Freedom from bullies in the workplace

Did you know this week is Freedom from Workplace Bullies Week?


Don't worry. I didn't know it was either until I saw a post for it today on Facebook - you know, the best source of news out there.

There's a lot of talk these days about bullies - in school, on the bus, on the playground. Bullies are everywhere it seems. Even in the workplace.

Yep, that's rights. Adults can be bullies. And adults can be the target of bullies. It happens every single day in workplaces all around the country. In fact, 54 million Americans have been bullied in the workplace.

I would know.
I was one of them.

I wrote about my experiences here.
I wrote about quitting my job here.
I wrote a little more about the bullies here.
I wrote about the day I quit here.
And I wrote about NOT letting the bullies win here.

The thing is, I'm still not "over" being the target of a workplace bully. I don't know if it's something one truly ever gets over. I haven't gained back all my confidence that was systematically stripped away during six months of bullying. I still second guess myself when it comes to my current job. I wait for those bullying emails to show up in my inbox. I wonder if people really like me, or if they're just saying they do to be "polite."

Workplace bullying IS a source of shame for those of us who have experienced it. That's part of the "power" bullies have over their targets. Bullies shame us into thinking that no one cares and no one will listen. Targets don't think anyone will believe them. The targets (I will not call myself a victim) feel as if they have nowhere to turn. They don't feel that they can trust HR to do anything (especially in my case, when the person bullying me was second in command at the organization). Coworkers might want to help but they often stay silent out of fear that they'll be the next target.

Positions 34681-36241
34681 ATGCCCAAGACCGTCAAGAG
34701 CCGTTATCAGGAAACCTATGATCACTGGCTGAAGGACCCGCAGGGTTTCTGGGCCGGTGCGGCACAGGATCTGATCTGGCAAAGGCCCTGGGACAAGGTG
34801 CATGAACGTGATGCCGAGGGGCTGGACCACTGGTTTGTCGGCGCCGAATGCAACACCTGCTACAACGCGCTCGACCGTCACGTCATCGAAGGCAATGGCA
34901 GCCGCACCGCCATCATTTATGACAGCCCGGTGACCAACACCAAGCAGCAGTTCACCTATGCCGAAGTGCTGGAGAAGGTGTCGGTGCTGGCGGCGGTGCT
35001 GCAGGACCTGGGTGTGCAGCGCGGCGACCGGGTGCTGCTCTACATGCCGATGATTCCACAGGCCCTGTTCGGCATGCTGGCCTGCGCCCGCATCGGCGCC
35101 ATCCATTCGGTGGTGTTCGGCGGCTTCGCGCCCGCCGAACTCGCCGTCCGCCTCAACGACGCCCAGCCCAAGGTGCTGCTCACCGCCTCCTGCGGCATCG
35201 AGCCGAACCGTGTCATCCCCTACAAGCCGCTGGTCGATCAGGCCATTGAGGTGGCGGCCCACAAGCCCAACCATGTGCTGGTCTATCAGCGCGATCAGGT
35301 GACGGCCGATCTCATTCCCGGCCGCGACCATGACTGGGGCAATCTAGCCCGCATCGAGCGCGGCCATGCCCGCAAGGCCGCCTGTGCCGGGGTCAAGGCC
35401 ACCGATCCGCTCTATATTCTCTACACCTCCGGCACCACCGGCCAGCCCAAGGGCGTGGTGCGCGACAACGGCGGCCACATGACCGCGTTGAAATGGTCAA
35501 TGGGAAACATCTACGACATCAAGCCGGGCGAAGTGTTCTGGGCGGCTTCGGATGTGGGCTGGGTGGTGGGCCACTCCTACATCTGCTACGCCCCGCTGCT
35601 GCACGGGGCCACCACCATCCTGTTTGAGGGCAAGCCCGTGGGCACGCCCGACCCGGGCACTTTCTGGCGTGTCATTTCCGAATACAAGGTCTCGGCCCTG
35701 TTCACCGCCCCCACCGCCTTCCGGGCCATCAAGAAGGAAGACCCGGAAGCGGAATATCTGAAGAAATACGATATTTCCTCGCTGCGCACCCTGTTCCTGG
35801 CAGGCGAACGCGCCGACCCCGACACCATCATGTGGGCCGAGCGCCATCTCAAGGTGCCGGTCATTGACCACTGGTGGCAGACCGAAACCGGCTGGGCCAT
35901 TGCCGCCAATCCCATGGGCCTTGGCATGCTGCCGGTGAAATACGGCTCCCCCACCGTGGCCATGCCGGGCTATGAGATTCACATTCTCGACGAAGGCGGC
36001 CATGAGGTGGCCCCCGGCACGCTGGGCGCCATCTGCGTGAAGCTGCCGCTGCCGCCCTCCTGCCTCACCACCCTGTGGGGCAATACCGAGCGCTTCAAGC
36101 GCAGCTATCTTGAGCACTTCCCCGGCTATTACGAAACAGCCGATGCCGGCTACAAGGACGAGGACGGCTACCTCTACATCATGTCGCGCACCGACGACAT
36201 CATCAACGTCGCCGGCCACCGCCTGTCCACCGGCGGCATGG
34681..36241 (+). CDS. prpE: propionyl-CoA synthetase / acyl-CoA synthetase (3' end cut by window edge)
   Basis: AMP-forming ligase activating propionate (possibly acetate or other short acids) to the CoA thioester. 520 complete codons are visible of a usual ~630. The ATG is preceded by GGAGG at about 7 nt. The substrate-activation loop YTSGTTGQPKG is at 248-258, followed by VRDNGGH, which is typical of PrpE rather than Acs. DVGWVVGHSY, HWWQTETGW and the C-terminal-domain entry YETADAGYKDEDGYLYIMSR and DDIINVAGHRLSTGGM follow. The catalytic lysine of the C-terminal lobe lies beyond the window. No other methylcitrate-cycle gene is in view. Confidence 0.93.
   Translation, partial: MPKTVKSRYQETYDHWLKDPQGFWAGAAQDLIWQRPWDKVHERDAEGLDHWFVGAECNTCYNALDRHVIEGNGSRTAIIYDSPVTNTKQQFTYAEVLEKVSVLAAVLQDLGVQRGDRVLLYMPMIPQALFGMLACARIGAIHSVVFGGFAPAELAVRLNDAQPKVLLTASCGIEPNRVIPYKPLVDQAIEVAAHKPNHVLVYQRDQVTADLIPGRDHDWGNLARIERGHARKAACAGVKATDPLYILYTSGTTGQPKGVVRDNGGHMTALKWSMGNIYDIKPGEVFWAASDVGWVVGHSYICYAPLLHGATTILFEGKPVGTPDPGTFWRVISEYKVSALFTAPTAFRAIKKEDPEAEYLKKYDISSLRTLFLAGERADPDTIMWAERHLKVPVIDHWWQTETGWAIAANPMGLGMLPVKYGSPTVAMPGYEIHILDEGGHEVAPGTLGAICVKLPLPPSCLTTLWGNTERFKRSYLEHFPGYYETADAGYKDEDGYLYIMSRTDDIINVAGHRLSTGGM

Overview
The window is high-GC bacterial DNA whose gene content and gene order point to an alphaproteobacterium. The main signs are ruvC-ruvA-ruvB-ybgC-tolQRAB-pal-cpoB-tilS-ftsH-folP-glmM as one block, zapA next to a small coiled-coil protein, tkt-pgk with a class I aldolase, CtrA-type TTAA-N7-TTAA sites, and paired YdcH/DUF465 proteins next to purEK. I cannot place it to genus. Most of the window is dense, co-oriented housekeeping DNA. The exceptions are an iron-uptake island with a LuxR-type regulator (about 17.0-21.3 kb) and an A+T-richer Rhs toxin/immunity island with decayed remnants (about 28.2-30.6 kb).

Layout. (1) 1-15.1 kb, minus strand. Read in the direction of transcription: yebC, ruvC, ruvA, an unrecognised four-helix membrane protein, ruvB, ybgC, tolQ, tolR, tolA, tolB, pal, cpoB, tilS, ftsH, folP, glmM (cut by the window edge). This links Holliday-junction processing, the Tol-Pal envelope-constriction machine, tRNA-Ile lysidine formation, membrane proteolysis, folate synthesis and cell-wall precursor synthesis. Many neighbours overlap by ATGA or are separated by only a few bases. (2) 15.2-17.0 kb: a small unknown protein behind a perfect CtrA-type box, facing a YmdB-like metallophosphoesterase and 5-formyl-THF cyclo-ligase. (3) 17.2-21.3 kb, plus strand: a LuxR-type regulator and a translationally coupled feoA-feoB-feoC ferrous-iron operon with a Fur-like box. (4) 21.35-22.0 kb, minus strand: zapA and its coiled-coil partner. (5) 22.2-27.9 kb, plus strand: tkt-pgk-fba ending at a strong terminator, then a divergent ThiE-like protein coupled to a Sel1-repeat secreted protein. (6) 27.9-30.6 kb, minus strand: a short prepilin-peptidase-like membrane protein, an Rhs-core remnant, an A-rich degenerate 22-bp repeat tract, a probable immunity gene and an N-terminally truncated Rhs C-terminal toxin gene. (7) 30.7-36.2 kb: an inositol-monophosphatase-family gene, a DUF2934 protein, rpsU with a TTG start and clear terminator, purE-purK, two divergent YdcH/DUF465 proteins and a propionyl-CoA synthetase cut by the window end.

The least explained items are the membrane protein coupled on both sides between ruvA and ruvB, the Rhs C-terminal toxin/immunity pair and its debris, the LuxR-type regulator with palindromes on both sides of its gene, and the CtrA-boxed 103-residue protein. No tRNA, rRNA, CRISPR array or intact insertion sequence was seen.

And, as a target of a workplace bully you feel weak. And worthless. You cry in your office behind closed doors. You feel sick when you walk through the front doors. And you feel relief when you go home at night, only to dread waking up the next day. And you think it's best if you just remain silent and hide in your office. I tried to do that - I avoided my coworkers as much as possible because I thought it was best to keep quiet.

Workplace bullies aren't just "bad bosses" - it goes way beyond that.

Workplace bullying doesn't just happen one time.
It's repeated over and over again until the target is fired or quits.

Workplace bullying is verbal and non-verbal. It's intimidation and threats and humiliation.

Bullying in the workplace is real.
And it's horrible.
And it will change a person's life forever.
And it needs to stop.

So I am asking all of you - whether you've been bullied or have witnessed someone get bullied at work - speak up. Stand up for your coworker. Stand up for yourself. Say "enough is ENOUGH!" If we stand together, we can end workplace bullying.

(For more information on workplace bullying, watch this video http://youtu.be/hUVAinx8mno. And if you or someone you know is being bullied at work, please visit: http://www.workplacebullying.org)

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